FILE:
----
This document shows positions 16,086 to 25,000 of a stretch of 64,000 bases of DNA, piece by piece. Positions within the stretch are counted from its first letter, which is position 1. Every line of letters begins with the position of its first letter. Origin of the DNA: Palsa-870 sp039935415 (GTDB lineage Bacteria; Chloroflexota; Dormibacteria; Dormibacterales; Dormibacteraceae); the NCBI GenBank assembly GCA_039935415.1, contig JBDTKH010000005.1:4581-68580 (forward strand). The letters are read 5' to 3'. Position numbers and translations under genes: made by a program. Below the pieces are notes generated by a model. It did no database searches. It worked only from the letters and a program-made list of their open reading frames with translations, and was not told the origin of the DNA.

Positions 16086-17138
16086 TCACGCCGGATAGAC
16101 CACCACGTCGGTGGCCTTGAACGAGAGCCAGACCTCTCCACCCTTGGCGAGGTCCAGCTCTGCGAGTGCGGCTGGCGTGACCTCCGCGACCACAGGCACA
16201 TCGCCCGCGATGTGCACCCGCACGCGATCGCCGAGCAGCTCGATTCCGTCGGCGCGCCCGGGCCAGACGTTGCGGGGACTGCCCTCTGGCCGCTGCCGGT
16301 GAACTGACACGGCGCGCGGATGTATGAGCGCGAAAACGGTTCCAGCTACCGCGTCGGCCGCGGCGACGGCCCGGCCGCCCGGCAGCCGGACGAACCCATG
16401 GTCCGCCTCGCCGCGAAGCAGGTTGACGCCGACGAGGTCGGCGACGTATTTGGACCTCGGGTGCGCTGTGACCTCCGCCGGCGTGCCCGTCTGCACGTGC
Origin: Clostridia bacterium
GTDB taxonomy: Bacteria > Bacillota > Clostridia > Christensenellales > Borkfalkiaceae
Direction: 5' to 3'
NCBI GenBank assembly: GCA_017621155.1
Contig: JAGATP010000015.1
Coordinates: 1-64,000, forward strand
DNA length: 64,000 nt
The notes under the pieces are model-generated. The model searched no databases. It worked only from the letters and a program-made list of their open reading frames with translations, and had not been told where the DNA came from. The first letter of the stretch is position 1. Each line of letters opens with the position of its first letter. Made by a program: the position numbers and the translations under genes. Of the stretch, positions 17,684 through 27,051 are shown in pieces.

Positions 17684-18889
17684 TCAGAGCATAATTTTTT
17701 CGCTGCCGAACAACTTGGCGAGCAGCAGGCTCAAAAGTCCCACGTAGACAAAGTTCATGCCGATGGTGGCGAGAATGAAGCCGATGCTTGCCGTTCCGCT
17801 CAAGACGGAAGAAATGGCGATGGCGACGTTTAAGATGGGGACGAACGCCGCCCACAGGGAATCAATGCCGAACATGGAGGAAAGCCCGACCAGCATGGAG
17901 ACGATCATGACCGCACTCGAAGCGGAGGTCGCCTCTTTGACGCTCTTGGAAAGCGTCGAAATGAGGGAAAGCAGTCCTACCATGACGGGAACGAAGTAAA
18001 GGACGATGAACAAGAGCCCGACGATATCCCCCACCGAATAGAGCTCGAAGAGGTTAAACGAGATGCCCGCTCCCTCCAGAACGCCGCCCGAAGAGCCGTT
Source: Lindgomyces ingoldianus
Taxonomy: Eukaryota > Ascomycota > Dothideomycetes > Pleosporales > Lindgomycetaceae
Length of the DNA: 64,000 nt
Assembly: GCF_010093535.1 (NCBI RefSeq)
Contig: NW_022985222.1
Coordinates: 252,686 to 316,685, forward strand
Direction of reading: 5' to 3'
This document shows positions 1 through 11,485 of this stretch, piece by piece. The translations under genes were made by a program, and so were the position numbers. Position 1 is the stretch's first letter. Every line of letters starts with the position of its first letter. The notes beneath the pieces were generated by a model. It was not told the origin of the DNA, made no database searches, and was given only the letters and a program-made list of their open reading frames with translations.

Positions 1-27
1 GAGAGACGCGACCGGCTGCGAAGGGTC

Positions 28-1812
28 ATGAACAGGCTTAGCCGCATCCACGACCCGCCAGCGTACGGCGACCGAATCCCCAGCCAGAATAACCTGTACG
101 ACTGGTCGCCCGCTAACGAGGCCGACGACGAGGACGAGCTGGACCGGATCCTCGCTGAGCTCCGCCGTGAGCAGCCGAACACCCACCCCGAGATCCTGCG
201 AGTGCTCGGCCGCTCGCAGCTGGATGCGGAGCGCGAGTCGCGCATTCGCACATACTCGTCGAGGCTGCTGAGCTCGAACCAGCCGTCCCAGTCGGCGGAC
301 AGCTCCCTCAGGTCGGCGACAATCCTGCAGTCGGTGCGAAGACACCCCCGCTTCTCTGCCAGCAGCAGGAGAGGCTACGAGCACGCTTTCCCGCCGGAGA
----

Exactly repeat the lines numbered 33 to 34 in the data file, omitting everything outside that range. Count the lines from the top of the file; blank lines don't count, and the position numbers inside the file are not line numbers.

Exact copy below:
28 ATGAACAGGCTTAGCCGCATCCACGACCCGCCAGCGTACGGCGACCGAATCCCCAGCCAGAATAACCTGTACG
101 ACTGGTCGCCCGCTAACGAGGCCGACGACGAGGACGAGCTGGACCGGATCCTCGCTGAGCTCCGCCGTGAGCAGCCGAACACCCACCCCGAGATCCTGCG